Similar to population screening of newborns for over 30 genetic conditions, routine genomic screening for all patients is becoming increasingly viable.
We want to hear from you! Have you noticed if more patients are asking about genetic testing?
Parents want answers following pregnancy loss or perinatal death and genetic testing has the potential to not only determine the cause but also predict the likelihood of a recurrence in future pregnancies.
The largest randomized trial published to date examined whether chromosome screening of select embryos for transfer improves the likelihood of a live birth. Steve Ory, MD, a member of the Contemporary OB/GYN editorial board provides commentary on the findings.
Improved noninvasive testing to detect genetic abnormalities early in pregnancy has been a goal of researchers, and now a team of Australian and Russian biomedical engineers has developed a tiny microfluidic device that could pave the way for such testing.
A recent study designed to reflect clinical practice examined whether preimplantation genetic testing increased live birth rates in women of advanced maternal age.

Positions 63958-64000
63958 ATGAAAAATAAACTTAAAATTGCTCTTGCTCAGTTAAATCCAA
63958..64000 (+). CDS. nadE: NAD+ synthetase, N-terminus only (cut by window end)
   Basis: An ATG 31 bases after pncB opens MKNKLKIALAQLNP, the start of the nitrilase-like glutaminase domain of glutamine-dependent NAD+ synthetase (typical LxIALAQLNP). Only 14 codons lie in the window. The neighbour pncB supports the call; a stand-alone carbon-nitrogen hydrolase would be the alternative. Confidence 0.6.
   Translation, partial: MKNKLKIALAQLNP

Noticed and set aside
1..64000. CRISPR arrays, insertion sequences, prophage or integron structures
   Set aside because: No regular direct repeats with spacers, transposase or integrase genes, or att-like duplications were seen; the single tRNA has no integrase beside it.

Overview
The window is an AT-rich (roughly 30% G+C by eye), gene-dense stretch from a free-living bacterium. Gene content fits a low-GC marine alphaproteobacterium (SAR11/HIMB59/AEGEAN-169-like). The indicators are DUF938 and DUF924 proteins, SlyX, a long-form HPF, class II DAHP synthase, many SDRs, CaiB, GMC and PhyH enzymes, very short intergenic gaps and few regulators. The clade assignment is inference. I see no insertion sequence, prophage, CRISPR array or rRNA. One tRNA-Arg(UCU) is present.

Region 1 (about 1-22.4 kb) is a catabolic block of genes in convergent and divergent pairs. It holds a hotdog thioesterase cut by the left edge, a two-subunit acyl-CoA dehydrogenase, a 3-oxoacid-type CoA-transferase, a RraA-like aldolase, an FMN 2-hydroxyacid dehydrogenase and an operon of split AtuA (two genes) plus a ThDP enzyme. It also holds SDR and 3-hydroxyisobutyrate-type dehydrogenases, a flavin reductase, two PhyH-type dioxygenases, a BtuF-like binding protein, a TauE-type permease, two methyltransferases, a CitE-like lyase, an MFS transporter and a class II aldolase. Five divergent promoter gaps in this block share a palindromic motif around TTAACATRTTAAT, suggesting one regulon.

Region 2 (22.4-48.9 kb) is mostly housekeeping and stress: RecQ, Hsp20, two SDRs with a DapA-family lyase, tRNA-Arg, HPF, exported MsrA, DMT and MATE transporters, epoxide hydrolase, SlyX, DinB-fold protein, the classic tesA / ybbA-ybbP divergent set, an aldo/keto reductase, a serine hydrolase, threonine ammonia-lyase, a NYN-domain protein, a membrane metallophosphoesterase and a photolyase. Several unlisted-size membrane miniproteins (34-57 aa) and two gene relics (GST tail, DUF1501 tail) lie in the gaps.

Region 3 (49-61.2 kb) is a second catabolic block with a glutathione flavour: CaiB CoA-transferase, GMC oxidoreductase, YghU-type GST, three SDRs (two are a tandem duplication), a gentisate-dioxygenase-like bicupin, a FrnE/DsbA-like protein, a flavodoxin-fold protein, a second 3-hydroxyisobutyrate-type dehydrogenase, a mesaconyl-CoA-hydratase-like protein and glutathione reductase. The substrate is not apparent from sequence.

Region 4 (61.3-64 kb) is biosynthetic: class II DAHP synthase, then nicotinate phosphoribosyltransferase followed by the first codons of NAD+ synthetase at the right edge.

Women at increased risk for trisomy 21 who have suffered previous miscarriages and have a lower level of education are those most likely to refuse amniocentesis during pregnancy, according to new research.
Mammography is sufficient to predict breast cancer risk in women aged ≥ 60, but in younger women, combining mammography and genetic testing improves the assessment, according to a retrospective case-control study
Gynecologists are faced with a number of hereditary cancer tests. Understanding benefits and limits is key to counseling patients.
Ob/gyns have a responsibility and can no longer be passive in this genomic era.